The American Institute for Medical and Biological Engineering recognizes the nation’s top medical and biological engineers
TAMPA, Fla. (Feb. 1, 2017) – Three University of South Florida professors have been elected to the 2017 College of Fellows of the American Institute for Medical and Biological Engineering (AIMBE): Paula Bickford, a professor at the USF Morsani College of Medicine, USF Health; and Venkat R. Bhethanabotla and Dimitri Goldgof, professors from the USF College of Engineering.
“These three members of our faculty have earned the recognition of their peers through their superb accomplishments and by setting the standard for excellence in their respective disciplines,” said Paul R. Sanberg, USF senior vice president for research, innovation and economic development. “Their impressive talents as scientists and innovators are only matched by their deep dedication to their students and colleagues. We are very proud of their achievement and share in their celebration.”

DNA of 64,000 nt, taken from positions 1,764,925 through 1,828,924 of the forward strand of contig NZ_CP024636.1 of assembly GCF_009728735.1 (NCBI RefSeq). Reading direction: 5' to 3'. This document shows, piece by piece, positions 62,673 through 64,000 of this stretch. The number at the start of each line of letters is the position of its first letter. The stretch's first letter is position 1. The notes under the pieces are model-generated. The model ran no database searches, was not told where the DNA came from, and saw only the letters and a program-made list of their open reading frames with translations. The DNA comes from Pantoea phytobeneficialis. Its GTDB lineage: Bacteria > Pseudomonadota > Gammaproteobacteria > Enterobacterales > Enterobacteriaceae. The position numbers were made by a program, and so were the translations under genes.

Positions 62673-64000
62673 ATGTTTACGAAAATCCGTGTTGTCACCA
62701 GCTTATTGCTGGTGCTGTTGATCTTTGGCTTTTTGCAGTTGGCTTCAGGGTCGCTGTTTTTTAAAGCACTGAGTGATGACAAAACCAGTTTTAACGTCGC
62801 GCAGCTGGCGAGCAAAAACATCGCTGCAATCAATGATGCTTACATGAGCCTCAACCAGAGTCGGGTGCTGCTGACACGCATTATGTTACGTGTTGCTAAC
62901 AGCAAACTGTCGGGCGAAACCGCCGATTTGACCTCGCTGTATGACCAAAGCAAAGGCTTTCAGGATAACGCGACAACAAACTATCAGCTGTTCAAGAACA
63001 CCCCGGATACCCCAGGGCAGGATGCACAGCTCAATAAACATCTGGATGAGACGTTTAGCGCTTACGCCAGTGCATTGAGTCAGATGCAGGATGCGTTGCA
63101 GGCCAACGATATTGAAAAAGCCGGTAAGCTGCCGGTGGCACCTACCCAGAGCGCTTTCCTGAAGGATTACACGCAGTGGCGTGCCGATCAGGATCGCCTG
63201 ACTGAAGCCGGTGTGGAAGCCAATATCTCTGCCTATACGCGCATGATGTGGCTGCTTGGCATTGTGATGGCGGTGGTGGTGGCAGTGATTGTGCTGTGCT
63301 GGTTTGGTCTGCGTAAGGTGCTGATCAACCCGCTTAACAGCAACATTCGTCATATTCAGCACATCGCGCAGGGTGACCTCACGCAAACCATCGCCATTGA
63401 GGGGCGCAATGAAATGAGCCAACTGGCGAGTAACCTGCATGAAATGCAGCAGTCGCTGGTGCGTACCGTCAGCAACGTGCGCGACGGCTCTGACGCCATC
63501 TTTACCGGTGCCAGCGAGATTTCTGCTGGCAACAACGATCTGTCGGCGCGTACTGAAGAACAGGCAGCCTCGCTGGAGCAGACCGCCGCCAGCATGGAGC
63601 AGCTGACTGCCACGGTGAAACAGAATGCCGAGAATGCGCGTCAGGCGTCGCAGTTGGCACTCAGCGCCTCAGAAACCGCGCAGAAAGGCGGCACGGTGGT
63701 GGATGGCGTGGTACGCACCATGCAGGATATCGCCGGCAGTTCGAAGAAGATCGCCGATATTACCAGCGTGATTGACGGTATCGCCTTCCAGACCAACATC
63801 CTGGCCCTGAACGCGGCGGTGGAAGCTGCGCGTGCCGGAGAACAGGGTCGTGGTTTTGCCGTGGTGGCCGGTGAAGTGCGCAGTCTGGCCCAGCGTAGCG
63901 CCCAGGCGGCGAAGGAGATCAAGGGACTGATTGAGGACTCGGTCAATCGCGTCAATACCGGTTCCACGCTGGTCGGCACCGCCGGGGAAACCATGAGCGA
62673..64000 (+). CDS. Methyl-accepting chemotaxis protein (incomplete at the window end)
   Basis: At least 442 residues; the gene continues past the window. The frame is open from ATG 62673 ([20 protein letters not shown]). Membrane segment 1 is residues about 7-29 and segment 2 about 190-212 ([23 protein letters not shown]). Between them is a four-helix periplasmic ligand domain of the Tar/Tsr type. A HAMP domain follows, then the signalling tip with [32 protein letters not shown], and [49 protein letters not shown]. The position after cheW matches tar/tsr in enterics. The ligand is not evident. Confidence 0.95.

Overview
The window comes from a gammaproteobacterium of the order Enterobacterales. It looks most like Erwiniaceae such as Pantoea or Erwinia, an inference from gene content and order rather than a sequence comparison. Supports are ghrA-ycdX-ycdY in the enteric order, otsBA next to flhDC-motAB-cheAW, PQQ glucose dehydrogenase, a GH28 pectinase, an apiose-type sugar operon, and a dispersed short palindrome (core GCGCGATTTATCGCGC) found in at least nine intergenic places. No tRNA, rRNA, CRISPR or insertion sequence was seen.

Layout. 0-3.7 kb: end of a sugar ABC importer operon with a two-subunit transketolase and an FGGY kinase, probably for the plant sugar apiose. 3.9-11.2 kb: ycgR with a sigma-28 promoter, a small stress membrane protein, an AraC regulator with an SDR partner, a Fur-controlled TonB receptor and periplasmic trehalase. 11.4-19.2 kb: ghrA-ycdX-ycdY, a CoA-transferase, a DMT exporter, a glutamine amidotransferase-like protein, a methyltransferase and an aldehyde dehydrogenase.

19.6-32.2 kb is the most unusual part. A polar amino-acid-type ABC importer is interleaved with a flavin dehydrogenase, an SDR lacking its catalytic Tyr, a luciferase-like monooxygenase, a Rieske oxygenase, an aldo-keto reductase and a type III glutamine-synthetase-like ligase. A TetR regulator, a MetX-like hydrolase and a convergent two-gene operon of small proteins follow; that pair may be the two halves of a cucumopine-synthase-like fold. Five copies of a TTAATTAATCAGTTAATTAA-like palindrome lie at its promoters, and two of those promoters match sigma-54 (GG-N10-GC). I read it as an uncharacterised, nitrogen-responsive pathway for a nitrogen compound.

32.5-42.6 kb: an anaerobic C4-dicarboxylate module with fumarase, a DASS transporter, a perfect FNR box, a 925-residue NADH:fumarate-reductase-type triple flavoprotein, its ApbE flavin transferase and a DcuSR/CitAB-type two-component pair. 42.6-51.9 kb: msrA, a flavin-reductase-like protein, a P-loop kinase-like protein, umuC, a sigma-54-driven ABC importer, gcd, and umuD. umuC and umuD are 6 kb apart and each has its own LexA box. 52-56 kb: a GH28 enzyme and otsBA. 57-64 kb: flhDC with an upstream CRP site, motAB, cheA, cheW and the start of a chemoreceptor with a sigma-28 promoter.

The AIMBE College of Fellows is composed of the top two percent of medical and biological engineers in the country, and includes distinguished scientists and researchers, clinicians, engineering and medical school chairs, research directors, professors, innovators, and successful entrepreneurs. Fellows are regularly recognized for their substantial contributions in teaching, research, and innovation. AIMBE Fellows have been awarded the Presidential Medal of Science and the Presidential Medal of Technology and Innovation and many also are members of the National Academies of Sciences, Engineering, and Medicine. The new Fellows were nominated, reviewed, and elected by peers and members of the College of Fellows.
The formal induction ceremony for the AIMBE Class of 2017 will occur at AIMBE's meeting, March 19-20, 2017 in Washington. More information can be found at http://annualevent.aimbe.org/.
The USF inductees are:
Venkat R. Bhethanabotla, Ph.D.